We talk about the temptations of the game and soon end up with the Brazilian ball artist Garrincha. Valdano smiles bare his Real-white teeth. Garrincha was a hymn to football: the only player who could completely disconnect from his surroundings to play football in a state of pure, innocent pleasure. He played for fun and the more he enjoyed the more chance his team had to win. His life was dramatic, he ended tragically, but no one blamed him for that. It is not without reason that hundreds of thousands of people accompanied him to his final resting place and people sang songs because they wanted to remember him in joy. “

Via Garrincha it is a small step to Valdano’s other passion, literature. Argentina had no hard grassneeded to bring readers and football together. A well-known author like Ernesto Sábato wrote about sport half a century ago. But the biggest of them all, Jorge Luis Borges, was not to like it. Valdano beams with pleasure when he remembers the perhaps most famous Nobel Prize loser. Borges said he thinks it is incomprehensible that a society that once started playing chess ended up playing football. During the Falklands War, he asked his countrymen almost surprised how it was possible that football crazy Argentina had declared war on Britain, the inventor of football. But they forgive Borges for that football hatred. When you can write verses like Death has been lived / life is approaching death , you are a winner. ‘


Although the Latin stomach starts to growl uncontrollably around half past three in the afternoon if no food has yet passed the uvula, Valdano continues to talk enthusiastically on that one bottle of water. I note a number of quotes for the newspaper, such as the usefulness of a boycott of the World Cup in Argentina in Argentina (‘You should separate sports and politics as much as possible. But this was a question of politicizing the sport through repressive rule. give something back to the sport ‘), Ajax (‘ When I trained Valencia, I got a call from Ajax once. It is the only time when I regretted that I did not speak English ‘), Dutch football (‘ That is close to me heart. With its offensive game, the Dutch football school is the only one in the world that does not necessarily have to win to reap admiration “) and its business activities,

Johan Cruijff is also discussed. When Valdano was a trainer of Tenerife and caused a sensation with attractive, offensive play, he received a call from Madrid. Whether he wanted to coach Real. “That was due to Johan,” says the Argentinian now. ‘In Spain, football is identified with La Furia , so with knots. But Cruijff stood for magic and beauty. That made a big impression on the audience. Now anti-football trainers can only survive if they win. Cruijff has saved Spanish football from Italian conditions. And thanks to him people finally realized in Madrid that you can only succeed with good football. “

‘Cruijff is a genius, a great man who always wants to win. I don’t know anyone who could control everything on and off the field. We once had a cup of coffee together in a hotel. When I wanted to leave, he walked with me to the exit. Johan wanted to open the door, but I was ahead of him. However, Cruijff never loses. Just when I grabbed the handle, he said, “The door opens outwards.” So he turned out to be the “brain” behind the opening of the door and at least dragged out a tie. “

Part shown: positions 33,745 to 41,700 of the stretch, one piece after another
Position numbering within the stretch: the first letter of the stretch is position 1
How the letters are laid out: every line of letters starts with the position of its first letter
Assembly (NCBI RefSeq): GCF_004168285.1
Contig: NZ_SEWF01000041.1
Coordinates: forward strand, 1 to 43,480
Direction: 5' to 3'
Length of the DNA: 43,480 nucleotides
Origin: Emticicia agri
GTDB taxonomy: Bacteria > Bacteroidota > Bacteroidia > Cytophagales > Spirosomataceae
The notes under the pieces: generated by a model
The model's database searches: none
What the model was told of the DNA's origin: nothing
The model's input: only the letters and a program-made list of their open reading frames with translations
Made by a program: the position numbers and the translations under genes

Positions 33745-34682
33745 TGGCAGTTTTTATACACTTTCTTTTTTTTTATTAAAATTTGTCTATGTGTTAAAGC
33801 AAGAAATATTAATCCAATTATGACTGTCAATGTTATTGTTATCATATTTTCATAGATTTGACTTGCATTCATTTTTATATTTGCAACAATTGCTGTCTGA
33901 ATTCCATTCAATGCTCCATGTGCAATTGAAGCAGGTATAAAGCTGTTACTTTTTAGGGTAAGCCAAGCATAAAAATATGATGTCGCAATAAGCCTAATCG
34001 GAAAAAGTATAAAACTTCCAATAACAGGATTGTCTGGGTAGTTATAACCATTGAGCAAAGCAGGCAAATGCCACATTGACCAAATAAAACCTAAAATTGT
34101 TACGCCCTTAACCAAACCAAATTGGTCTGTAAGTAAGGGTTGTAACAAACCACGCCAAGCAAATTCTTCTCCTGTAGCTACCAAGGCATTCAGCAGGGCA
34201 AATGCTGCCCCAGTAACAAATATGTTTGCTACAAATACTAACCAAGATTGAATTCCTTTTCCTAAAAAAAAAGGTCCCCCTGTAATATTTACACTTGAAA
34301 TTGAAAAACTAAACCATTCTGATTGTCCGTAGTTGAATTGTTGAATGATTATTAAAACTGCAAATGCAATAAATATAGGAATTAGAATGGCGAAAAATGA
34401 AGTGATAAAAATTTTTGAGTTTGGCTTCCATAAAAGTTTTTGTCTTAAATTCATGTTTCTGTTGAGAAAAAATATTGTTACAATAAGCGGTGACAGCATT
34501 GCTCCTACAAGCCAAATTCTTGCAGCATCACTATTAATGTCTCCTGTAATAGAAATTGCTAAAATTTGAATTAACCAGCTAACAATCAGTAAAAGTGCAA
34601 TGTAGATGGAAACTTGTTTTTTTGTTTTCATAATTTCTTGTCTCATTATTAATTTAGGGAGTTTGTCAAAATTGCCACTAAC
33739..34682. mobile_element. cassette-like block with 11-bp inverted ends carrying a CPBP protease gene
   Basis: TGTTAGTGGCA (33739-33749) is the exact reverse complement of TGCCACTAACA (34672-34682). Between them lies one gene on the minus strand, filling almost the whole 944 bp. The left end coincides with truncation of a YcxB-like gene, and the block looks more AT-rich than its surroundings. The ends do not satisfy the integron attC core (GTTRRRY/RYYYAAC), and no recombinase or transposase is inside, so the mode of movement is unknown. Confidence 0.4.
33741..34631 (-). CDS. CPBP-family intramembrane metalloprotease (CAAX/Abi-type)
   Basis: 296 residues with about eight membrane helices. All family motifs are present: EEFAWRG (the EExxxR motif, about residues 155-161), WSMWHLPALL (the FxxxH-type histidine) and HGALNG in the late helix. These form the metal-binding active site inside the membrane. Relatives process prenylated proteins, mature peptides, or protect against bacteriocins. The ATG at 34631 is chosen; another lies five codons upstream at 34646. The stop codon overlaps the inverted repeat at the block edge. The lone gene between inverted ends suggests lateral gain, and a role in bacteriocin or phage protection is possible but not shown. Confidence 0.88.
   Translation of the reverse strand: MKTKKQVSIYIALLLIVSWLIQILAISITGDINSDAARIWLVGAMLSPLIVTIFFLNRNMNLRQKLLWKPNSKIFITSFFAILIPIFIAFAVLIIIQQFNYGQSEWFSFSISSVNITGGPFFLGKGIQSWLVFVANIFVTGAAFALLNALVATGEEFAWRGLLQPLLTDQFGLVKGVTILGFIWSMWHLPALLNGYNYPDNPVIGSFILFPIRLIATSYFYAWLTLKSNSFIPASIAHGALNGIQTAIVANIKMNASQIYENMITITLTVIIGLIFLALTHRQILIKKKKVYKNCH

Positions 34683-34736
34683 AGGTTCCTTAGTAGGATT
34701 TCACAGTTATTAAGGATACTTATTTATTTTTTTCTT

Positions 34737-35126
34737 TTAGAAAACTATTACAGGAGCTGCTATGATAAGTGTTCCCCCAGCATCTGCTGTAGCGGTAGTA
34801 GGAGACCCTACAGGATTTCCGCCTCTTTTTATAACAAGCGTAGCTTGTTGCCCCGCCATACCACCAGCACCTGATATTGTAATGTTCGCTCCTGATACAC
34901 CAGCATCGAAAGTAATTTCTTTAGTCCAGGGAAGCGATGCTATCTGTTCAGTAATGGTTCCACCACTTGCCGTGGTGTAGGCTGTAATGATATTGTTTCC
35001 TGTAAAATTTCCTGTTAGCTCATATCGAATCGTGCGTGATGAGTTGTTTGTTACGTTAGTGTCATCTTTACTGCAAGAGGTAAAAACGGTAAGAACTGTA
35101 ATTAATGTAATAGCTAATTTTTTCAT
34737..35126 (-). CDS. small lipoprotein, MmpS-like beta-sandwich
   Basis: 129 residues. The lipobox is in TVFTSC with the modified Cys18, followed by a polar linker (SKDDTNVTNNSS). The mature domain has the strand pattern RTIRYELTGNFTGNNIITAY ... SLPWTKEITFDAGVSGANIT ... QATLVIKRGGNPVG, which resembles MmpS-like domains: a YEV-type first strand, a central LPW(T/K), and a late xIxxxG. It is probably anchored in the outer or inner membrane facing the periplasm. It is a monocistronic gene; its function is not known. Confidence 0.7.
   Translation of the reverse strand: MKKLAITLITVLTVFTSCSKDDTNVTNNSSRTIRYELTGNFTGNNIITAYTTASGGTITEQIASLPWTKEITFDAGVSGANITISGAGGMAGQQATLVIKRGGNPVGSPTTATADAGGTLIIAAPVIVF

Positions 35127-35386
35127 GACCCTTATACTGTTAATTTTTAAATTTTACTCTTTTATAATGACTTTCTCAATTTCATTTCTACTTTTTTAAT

News is hotin this media age. Suspects deflating to hidden cameras, a star soccer player arguing with a bunch of transvestites – who doesn’t dream of a scoop these days? I also have my aspirations in Madrid. A few years earlier I made a photo of Winston Bogarde in the Spanish La Manga, where he had settled for a training camp with Ajax and Louis van Gaal. Nothing wrong with Bogarde. He spontaneously interrupted his tennis game with Patrick Kluivert for a snapshot with my girlfriend… That evening, however, we saw on teletext that Winston had been put on the plane to the Netherlands. Van Gaal had caught Bogarde, who said he had been injured for a few days, on the tennis court shortly after our departure. With an action photo of the apparently top fit tennis player, I could certainly have scored and I resolved to be more alert in the future.

Valdano is the first person in the inner circlefrom Maradona I speak. Wouldn’t he have noticed anything about Diego’s dark side? After Cruijff’s door handle, I think the moment is ripe for that question. But then something curious happens: Valdano suddenly looks uncomfortable, focuses on a point next to my right ear and says, “Of course, the stories about Diego are correct. But why should he serve as an example in his life? The football player Maradona should be judged on his performance on the field. In fact, Diego is a victim of his time. Like Lady Di, he was made a consumer item. That started when he was not yet twenty and he suffered irreparable damage. When artists use drugs, nobody makes a fuss about it. After all, it is about their work. Maradona was a genius,

I realize how banal I am. Valdano was a witness to Maradona’s phenomenal game in Mexico and perhaps a few more things, but the latter is part of the secrets of the Argentine dressing room. How can he – one of Diego’s chief aides – ever speak an unabashed word about Him? Imagine: Jesus is walking on the water and a while later an apostle reports that the prophet was in Red Lebanon shortly before his deed. Even if it was, you still keep it to yourself. Miracles must remain miraculous.

After a short pause, Valdano looks at me again. The friendly twinkle in his eye is back: “Diego did something genius-only: he was lucky. He was a wizard with the ball at his feet and he must be judged on that. As a public character, as a footballer, he belongs to all of us; the personal drama he experiences outside the field is only his business. Incidentally, Maradona thought that the media didn’t really care about football. We had a discussion about this during a training camp. We were both on a ball on the field, when he suddenly jumped up and shot his ball to a group of journalists on the sidelines. One of them took the ball and threw it back. “See?” Diego said. “They write about football every day, but can’t even kick back a ball …” “


It is a quarter to four. Valdano has indeed respected my time generously. After some – mainly Dutch – cows and calves we walk out of the bar. Once in the lobby he asks what else I do in Murcia. I confess to him my balloon job and suddenly I remember the operator’s signature.

Without a murmur, Valdano writes a personal greeting for her in my notebook. Then he puts his adjutant’s hand on my shoulder and says, “Balloons, footballs: air in round packaging to make people happy. Is there anything more beautiful? “